William Cullen Bryant, editor. Picturesque America; or, The Land We Live In. New York: D. Appleton and Co., 1872-74. Two large quarto volumes. Volume I: viii, 567pp.. Volume II: vi, 576pp.. Original gold- and blind-stamped, half leather binding; marbled endpapers and edges. Forty-nine steel engravings plus numerous wood engravings throughout. Clean interior. Binding tight and strong.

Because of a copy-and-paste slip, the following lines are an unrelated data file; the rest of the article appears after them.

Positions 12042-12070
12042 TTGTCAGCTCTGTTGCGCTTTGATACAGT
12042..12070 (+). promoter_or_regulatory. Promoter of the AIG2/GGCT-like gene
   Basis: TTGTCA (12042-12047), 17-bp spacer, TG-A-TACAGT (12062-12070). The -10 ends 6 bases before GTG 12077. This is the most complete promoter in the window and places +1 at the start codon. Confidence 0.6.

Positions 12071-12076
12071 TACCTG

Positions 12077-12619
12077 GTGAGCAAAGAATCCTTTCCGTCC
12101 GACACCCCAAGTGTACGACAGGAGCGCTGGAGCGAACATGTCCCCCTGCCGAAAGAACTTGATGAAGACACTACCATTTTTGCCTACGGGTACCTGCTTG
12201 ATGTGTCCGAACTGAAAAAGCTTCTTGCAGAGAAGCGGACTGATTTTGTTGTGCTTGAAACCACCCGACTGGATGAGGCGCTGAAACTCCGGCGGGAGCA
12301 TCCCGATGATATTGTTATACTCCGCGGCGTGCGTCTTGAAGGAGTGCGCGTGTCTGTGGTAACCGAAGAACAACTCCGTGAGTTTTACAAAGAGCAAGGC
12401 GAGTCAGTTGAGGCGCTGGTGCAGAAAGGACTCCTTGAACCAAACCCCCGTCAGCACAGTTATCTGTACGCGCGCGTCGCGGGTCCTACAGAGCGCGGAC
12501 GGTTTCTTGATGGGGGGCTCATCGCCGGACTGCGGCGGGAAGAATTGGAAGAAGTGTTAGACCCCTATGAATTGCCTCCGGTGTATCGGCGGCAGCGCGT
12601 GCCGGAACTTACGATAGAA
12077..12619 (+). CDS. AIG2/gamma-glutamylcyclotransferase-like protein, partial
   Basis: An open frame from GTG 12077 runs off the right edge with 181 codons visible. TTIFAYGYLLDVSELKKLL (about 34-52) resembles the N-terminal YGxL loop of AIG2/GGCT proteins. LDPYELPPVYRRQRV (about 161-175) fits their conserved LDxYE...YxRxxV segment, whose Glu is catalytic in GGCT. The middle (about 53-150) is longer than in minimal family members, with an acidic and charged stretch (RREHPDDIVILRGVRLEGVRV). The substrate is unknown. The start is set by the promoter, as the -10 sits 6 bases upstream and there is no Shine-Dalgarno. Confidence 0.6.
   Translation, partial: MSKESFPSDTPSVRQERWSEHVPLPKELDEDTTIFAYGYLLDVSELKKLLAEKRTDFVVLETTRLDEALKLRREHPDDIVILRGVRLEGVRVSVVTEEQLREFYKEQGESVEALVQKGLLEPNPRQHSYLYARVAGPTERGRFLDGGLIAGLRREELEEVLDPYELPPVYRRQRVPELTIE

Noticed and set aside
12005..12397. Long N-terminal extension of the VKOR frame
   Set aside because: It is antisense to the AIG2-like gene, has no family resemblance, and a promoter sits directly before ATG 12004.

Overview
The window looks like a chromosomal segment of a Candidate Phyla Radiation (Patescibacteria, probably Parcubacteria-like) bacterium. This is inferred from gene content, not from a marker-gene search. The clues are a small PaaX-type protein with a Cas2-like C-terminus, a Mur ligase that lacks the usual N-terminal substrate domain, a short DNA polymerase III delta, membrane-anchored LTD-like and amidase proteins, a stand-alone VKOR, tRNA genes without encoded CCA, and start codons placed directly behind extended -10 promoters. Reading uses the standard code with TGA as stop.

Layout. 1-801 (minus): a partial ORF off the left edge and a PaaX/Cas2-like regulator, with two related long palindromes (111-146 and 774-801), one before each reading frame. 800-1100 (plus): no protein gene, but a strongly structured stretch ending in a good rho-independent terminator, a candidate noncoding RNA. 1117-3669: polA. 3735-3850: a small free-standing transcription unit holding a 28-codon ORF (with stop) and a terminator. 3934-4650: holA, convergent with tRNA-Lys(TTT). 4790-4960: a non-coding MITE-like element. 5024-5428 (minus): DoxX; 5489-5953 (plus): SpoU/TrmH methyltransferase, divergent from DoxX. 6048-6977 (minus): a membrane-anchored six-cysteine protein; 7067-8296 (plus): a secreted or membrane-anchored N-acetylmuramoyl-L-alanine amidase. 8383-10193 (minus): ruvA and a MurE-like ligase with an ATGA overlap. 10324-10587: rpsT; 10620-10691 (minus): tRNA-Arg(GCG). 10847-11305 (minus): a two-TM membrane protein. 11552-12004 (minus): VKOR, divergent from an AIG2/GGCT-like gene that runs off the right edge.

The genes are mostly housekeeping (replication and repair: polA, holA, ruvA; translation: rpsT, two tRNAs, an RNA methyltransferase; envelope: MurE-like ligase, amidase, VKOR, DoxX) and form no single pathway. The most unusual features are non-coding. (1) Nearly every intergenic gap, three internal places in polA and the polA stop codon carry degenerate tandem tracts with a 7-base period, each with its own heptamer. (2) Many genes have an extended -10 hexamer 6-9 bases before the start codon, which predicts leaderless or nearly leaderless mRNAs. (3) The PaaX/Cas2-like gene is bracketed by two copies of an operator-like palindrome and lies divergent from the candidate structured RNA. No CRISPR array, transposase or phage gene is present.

A popular form in the nineteenth century, the American “view” or “giftbook” culminated in Picturesque America. Vivid descriptions and detailed engravings highlighted cities and scenery across the country, encompassing both natural and manmade beauty in every region. Featuring work by some of the finest American artists of the period, the book is filled with wood-engravings and, more importantly, forty-nine ‘picturesque’ steel engravings. From these pictures and accompanying descriptions, the average American could learn about parts of the country he might never visit. As Sue Rainey points out in her book, Creating “Picturesque America,” this publication on the eve of the nation’s centennial “enabled Americans, after the trauma of the Civil War, to construct a national self-image based on reconciliation between North and South and incorporation of the West”(xiii). For modern viewers, it offers an excellent snapshot of both the scenery and population of Victorian America.